He had a handful of ducks and hens plus a rooster and these had the run of the house section with roosts and nests in a small shed where we, as kids, would look for eggs. We learned the trick of the dummy egg to encourage hens to lay!
Mr Young was pretty good on the violin. He was also a sure shot with the catapult, especially when he was after birds, blackbirds and starlings mostly, attracted by the fruit on his plum and apple trees. The birds didn’t stand a chance against his accurate eye and powerful, home-made, slingshot! He would recover the birds where they fell and, if they were fleshy specimens, he would pluck the feathers and prepare them for cooking.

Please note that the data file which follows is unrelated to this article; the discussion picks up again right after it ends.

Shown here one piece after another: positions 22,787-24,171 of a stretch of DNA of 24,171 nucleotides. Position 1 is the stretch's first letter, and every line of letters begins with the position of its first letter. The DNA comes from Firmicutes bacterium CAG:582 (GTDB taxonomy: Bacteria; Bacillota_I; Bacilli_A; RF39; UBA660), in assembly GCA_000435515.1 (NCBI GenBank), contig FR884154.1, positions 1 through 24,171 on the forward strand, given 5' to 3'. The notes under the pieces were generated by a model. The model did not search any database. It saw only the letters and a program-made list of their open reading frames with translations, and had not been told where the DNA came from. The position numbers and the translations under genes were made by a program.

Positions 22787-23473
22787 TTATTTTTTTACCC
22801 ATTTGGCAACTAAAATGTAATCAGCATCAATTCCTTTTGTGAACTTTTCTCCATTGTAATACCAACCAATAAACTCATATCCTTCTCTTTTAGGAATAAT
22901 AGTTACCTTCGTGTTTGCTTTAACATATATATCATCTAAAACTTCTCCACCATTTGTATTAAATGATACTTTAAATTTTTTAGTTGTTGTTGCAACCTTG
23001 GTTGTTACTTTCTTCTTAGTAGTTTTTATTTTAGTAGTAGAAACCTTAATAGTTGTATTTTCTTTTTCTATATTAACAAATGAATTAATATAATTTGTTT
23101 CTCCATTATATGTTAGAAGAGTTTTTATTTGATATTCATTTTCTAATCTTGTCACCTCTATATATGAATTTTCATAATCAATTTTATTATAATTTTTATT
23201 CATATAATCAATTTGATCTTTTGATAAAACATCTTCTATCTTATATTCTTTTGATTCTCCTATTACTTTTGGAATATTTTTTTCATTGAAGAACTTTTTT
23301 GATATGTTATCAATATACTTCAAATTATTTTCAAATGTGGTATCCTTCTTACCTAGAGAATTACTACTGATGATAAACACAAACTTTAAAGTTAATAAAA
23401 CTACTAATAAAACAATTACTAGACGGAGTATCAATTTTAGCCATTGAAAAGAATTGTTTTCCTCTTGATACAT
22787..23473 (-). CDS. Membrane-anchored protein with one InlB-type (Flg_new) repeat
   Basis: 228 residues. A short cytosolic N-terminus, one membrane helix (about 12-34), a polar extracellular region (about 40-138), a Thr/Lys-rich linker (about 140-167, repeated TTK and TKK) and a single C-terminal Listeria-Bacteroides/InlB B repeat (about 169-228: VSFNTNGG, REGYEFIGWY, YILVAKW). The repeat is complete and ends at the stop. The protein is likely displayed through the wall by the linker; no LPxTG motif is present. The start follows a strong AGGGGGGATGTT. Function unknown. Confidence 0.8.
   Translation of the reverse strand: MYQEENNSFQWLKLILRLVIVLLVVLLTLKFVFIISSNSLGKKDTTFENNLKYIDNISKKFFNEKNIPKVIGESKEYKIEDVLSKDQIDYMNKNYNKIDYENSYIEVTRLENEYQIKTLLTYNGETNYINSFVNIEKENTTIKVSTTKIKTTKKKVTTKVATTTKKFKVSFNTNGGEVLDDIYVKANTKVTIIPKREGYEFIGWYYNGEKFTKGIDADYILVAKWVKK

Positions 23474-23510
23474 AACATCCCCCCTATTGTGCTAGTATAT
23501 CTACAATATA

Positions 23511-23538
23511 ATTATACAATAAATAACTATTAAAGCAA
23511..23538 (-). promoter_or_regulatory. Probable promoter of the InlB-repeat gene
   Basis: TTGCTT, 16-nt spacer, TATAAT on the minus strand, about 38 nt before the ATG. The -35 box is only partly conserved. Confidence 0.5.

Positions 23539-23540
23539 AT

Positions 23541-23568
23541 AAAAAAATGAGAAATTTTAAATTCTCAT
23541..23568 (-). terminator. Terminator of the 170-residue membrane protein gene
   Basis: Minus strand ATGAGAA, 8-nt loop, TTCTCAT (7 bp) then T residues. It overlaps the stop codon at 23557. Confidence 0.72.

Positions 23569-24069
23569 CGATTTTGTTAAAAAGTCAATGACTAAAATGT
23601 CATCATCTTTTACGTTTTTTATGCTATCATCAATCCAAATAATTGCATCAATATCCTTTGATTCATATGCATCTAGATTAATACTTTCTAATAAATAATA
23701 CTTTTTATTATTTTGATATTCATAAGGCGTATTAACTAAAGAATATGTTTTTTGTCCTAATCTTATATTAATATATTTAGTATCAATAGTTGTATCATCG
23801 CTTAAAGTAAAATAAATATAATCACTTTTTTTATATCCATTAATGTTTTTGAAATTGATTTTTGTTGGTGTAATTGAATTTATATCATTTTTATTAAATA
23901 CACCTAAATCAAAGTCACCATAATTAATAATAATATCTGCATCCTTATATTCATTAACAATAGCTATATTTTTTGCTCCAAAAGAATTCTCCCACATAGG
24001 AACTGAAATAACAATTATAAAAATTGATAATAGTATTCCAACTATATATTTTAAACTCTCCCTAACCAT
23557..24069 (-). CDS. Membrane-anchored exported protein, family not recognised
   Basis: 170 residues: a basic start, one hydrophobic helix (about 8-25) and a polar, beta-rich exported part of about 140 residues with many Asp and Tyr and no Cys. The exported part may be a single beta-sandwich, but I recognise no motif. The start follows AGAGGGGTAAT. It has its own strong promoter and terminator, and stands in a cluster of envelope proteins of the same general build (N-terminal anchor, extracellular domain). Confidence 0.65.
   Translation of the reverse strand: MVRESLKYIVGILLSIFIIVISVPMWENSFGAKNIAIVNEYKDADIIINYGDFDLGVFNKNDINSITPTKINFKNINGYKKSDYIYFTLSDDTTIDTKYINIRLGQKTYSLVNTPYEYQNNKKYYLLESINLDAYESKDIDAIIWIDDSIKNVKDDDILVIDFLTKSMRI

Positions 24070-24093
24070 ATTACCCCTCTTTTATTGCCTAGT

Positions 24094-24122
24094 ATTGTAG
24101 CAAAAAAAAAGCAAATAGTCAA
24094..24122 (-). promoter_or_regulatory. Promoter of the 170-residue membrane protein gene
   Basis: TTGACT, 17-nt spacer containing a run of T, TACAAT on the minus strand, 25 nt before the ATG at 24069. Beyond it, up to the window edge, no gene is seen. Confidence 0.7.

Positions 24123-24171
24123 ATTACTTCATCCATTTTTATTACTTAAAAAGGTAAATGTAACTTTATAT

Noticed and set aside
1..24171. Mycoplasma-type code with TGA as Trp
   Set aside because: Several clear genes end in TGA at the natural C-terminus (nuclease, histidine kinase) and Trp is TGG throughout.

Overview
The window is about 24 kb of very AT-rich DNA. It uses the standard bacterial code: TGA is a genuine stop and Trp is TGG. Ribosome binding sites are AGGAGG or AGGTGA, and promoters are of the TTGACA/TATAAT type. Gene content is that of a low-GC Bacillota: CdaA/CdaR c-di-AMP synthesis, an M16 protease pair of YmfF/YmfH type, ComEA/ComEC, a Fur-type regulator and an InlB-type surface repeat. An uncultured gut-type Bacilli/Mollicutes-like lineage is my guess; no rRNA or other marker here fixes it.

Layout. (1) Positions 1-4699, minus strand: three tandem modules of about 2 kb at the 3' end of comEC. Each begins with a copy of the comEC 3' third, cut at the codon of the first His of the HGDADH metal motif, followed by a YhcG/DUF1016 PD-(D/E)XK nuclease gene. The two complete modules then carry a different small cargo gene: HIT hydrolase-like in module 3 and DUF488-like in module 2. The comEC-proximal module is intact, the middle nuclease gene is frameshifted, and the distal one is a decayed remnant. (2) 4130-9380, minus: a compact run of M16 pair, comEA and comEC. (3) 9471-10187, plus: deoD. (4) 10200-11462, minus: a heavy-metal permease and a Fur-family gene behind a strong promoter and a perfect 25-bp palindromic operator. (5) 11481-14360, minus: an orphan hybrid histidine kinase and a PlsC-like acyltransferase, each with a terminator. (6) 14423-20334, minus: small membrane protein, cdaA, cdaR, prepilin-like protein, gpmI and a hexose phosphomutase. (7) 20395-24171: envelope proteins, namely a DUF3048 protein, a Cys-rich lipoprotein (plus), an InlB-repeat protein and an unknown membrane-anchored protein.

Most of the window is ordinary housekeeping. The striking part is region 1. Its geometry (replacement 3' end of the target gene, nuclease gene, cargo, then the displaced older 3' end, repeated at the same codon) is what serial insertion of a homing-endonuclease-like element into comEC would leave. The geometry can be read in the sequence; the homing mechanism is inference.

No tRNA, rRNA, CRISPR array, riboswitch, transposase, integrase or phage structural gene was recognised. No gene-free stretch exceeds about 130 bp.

Having served in Samoa it was second nature for Mr Young to take on a Samoan housekeeper sometime after his return. Miss Rita Ryan was a first-class cook and provided food he was used to in the Islands, as well as European dishes, and there were fine woven mats on the floor in the house. In latter years Mr Young would have a mid-afternoon rest, much the same as in Samoa to beat the heat of the day.
In summer there would always be a traditional tapa or woven fan at hand to cool the air in the dining room, together with a Samoan traditional whisk to chase away any annoying flies.
Rita used fruit and vegetables from the garden in jams, pickles and relishes. She was generous in her gifts of this produce to her neighbours. For us, there was a niche in the stone-wall fence where Rita would leave potted preserves, to be discovered when we climbed over the wall or when she called out. Never one seeking thanks, she was already well on her way to her house before anyone could respond to her call.